和田助家合戦注文 (Mikita Sukeie kassen chūmon)

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Mikita Sukeie fought with his son Sukehide for Kamakura. This first document recounts of Sukehide besieged Kusunoki Masashige’s Chihaya castle. One of the Mikita retainers (wakatō) named Hachirō was had his helmet destroyed and was shot through the jaw, with an arrow lodging in his chest. After Hachirō was wounded, Mikita Sukehide had a document drawn up recounting the wounds. Slight distinctions in the color of the ink reveal that Sukekiyo, a battle administrator for Aso Harutoki, the general of this force, added the notation shallow and described the piercing of the jaw, while his compatriot Sadakane recorded that the arrow was lodged in his chest.

[Mikita Sukeie battle Wound reportPresented by Mikita Shōkei 2 4 15]1

[Sadakane Sukekiyo]2

 

Mikita Nakatsugi Sukehide, a son of the Mikita Sukeie, a of Izumi Province, fought at Chihaya Castle on the fourteenth day of the fourth month.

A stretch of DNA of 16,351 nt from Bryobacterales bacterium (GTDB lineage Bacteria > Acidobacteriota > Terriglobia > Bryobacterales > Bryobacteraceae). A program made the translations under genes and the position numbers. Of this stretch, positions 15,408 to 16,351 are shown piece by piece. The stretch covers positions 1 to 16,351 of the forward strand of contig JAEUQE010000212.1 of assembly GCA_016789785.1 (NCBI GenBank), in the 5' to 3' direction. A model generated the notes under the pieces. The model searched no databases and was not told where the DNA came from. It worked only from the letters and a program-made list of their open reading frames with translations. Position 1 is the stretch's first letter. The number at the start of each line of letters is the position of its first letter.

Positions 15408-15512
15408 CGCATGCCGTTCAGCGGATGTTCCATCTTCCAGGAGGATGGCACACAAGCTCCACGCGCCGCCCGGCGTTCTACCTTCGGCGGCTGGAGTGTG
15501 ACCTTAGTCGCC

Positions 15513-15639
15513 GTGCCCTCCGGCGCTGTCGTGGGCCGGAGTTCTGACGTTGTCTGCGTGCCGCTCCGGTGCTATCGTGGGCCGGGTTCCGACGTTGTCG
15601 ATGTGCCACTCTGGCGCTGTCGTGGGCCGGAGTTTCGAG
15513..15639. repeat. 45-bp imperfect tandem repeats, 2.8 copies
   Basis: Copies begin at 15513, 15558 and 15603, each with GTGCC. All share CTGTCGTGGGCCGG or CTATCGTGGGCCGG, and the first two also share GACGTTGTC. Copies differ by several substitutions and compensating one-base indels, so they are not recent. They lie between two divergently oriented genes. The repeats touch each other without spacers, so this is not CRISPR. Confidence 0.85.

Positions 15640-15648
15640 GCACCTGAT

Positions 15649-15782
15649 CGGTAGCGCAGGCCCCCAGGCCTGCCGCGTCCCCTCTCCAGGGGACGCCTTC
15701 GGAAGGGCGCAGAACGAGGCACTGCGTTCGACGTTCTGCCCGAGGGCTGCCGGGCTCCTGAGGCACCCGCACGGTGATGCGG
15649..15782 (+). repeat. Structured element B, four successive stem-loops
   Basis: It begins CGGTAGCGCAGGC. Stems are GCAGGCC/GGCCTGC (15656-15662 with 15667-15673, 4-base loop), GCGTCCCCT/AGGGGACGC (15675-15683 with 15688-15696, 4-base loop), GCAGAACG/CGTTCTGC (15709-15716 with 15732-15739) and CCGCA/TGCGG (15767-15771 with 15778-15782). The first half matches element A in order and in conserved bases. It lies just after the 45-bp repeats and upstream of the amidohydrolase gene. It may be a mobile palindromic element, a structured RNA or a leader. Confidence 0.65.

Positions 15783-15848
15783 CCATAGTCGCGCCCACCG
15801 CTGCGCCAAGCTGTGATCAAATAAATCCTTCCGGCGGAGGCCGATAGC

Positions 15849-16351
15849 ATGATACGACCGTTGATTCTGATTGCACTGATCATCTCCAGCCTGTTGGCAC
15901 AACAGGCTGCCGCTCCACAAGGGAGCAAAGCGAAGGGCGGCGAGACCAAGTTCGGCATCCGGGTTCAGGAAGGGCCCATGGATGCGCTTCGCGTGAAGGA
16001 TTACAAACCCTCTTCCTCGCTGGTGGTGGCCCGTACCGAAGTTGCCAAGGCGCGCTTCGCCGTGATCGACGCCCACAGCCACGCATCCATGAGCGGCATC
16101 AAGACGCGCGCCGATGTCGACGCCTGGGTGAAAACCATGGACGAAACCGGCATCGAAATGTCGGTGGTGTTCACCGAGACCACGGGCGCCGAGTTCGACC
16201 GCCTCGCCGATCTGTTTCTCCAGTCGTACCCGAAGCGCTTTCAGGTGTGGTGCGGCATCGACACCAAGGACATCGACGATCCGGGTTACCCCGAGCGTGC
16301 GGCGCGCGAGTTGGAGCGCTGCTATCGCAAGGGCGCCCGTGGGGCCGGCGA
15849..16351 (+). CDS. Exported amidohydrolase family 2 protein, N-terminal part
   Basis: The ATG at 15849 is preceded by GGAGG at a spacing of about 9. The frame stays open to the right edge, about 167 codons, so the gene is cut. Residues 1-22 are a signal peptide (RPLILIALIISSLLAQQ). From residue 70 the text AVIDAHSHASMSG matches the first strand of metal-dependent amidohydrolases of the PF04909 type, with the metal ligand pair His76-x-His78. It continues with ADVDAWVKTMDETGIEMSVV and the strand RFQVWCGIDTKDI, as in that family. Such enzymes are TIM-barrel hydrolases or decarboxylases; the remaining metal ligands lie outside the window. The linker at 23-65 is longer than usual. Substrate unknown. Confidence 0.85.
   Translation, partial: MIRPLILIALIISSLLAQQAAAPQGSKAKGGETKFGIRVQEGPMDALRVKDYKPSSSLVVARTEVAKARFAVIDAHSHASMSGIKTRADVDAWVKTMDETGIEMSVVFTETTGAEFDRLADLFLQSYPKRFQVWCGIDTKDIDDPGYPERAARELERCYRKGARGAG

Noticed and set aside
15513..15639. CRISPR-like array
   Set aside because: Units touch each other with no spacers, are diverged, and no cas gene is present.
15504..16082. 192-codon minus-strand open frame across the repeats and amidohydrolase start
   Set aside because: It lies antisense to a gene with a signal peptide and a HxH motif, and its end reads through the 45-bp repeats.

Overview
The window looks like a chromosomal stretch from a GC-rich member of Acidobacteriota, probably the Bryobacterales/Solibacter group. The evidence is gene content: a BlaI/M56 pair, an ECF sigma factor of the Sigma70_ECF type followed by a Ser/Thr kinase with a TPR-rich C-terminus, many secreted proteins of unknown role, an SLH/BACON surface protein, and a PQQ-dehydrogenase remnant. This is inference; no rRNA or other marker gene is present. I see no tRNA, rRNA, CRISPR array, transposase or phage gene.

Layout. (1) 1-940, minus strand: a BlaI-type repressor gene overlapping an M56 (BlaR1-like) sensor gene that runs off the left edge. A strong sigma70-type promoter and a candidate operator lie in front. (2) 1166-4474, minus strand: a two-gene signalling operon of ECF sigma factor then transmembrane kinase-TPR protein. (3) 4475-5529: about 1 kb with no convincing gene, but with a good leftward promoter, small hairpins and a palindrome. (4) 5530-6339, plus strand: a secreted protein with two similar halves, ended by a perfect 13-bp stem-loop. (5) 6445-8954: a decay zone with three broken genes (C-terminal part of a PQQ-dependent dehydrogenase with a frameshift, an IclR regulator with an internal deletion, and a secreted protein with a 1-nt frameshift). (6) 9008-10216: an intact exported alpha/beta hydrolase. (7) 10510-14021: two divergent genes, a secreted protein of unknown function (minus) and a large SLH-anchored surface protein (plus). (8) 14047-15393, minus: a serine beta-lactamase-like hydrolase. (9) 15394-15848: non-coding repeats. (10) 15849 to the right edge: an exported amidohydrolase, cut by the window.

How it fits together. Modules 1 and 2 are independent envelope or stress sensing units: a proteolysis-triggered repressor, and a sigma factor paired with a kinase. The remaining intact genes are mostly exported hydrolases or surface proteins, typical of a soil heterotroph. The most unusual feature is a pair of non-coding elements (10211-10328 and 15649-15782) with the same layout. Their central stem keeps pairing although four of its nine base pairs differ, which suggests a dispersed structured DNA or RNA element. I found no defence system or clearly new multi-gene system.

A roster of battle wounds follows:

 

Hachirō Ietsuna, [Helmet pierced. Shot in the jaw. Lodged in the chest. Shallow.]3

Sadakane

Sukekiyo

 

This report is thus

The , fourth month, fourteenth day

 

和田助家合戦手負注(端裏銘)
「和田修理亮進 正慶二四十五」(付箋)
さたかぬ すけきよ和泉國御家人和田修理亮助家口中次助秀於茅葉屋城四月十四日致合戦手負注文、
兜徹
若黨八郎家綱 ヲトカイヲイサス
ムネニイトム 浅定兼(花押)
資清(花押)

右注文之状如件

正慶二年四月十四日

  1. This title and description were added long after the document’s production and subsequent inspection
  2. This is another added tag, denoting the inspectors who notated the document after its submission
  3. These notations are written by two separate hands, and are the observations of the inspectors, Sadakane and Sukekiyo, who are checking the veracity and severity of the wounds recorded
Not originally specified in the ritsuryō system, those with this title might have been tasked with upkeep and maintenance of imperial buildings, but by this time the post may have been mostly ceremonial rather than functional
Not originally specified in the ritsuryō system, those with this title might have been tasked with upkeep and maintenance of imperial buildings, but by this time the post may have been mostly ceremonial rather than functional
While this is a broad and difficult-to-define term, those called gokenin are agreed to have had some kind of ties to and were recognized by the bakufu
a young retainer
c.1333